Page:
Viewers: in countries Watching now:
Photoshop Elements 7 is packed with features to help amateur photographers with every stage of digital photo processing, from getting organized to sharing projects with family and friends. In Photoshop Elements 7 for Windows Essential Training, Jan Kabili shares workflow techniques for organizing, editing, creating projects, and sharing. She also demonstrates how to enhance photos with this budget-friendly software. Jan explains the latest updates to the Organizer and Editor workspaces, and also covers new features like the Smart Brush tool and Photoshop.com integration. Elements is very well known for its project features, and Jan shows how to create books, collages, panoramas, and more. Example files accompany the course.
Filters offer lots of options for enhancing your photos, many of the filters in the Elements are decorative, they are fun to play with, but there are also some filters that are useful for photographic techniques. Let's take a look at filters and how to apply them using this image skulls3.jpg of the Chapter11 Exercise Files folder. If you have multiple layers in a photo, then before you apply a photo you have to select the layer to which you are going to apply the filter because filters only work one layer at a time. But you can make a selection as I'm doing now with the Rectangular Marquee tool and apply a filter that will affect only the content of that selection. I'm going to delete that selection by pressing Ctrl+D, in this case I'm going to apply the filter to the entire single layer in this photo. There are three places from which you can apply a filter; one is from the Filter menu at the top of the screen. Here you see all of the filters that are available separated into categories. This is where I go when I want to apply a photographic filter, let's say that I have scanned the photograph and I have got some dust on the scanner.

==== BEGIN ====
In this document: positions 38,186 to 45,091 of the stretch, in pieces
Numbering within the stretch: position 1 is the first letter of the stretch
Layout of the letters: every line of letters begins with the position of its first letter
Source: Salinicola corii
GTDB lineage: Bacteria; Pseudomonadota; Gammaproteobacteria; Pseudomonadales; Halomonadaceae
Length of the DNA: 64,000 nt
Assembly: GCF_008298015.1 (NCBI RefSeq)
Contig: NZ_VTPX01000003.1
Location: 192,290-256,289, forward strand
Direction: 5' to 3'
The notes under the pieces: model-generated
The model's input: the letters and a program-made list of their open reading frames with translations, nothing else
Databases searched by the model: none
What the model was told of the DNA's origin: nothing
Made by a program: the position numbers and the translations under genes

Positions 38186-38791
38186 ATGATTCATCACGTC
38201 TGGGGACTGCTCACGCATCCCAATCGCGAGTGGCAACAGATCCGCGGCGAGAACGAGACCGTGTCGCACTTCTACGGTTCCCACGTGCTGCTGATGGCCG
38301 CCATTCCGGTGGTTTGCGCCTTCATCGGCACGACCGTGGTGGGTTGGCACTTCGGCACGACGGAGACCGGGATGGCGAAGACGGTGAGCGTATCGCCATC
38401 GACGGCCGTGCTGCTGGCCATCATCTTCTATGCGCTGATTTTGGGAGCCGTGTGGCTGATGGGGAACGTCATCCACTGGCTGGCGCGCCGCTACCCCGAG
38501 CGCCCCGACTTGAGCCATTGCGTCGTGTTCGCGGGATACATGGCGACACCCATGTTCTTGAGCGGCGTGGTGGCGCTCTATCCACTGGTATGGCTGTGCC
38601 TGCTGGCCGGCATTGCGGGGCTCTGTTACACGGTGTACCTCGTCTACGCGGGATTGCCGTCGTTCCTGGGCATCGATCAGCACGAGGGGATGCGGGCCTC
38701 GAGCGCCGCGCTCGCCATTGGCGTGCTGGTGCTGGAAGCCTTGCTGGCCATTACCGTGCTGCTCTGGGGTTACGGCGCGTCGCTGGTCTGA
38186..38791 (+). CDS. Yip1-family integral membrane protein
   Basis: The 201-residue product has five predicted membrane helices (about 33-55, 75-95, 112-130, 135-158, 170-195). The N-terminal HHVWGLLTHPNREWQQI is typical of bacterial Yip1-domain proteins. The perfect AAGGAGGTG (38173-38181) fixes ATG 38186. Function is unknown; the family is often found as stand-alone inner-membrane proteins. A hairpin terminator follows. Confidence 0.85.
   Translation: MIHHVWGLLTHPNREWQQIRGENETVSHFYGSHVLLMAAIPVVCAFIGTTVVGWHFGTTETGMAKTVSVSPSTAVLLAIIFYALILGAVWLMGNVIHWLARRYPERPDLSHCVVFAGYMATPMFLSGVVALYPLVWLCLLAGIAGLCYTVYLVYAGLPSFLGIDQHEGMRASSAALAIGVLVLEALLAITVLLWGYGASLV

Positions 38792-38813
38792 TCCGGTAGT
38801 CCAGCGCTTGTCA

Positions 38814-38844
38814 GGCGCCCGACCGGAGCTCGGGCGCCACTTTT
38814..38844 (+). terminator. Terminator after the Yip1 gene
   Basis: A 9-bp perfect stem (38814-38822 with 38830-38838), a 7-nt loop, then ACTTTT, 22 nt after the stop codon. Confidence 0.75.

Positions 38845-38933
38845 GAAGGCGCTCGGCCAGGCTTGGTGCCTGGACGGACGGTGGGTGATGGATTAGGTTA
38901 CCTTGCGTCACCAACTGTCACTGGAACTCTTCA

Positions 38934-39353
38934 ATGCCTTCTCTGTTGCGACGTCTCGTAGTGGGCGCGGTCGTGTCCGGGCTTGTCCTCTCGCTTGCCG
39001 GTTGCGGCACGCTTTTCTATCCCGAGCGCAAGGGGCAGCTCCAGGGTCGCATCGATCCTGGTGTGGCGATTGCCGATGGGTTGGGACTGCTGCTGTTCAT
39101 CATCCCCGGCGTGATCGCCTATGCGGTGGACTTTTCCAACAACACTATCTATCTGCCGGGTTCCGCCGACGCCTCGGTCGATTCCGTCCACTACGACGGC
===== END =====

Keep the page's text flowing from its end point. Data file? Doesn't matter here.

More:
So the photograph shows a lot of little black specks, then I would come here to the Filter menu and choose noise and dust and scratches. But when I'm just applying decorative filters than I usually don't come to the Filter menu and the reason is I have no previews here of what is going to happen when I apply these filters. So I'll either go to the Effects menu or to a special filter gallery. Let's look at the Effects menu over here in the Task pane. I'm going to expand the Effects palette and make sure that I have the first icon here selected which shows me in this area all the available filters.
Now here at least I can see these little icons of an apple that suggest what individual filters are going to do and from this menu at the top of the Effects palette, I can select individual categories just like I could in the Filter menu, but again I like to see a preview right on my images. So if I know I'm going to be applying one of the decorative effects and there are so many, then I go to the Filter menu at the top of the screen. And I choose Filter Gallery and that's where we are going to work now. The Filter Gallery will fill the entire screen. On the left is the preview of the image. The first thing I do here is go down to the bottom of the preview and click the minus sign if the preview is too big to fit in this window. To choose a filter, I go to the middle column where again I see filter categories.
Clicking the arrow to the left of any category expands the category and lets you see what is there. To preview any one of these filter effects on this image all I have to do is click the effect. So for example if I want to see the Dry Brush filter, all I have to do is click the icon that represents that filter. So if I want to see say the Poster Edges filter, I'll just come down and click that and in the second I have a preview on my image. The beauty of working like this is that Elements is not actually applying the filter at this point; it is just offering me a preview. So I don't have to wait while the filter renders and I can change my mind at any time. So let's say I wanted to wrap these skulls in plastic wrap, I would just come over and click that filter and it would replace the last filter. And I could go through these really quickly seeing the one that I want, I'm going to go up and apply this one Cut Out.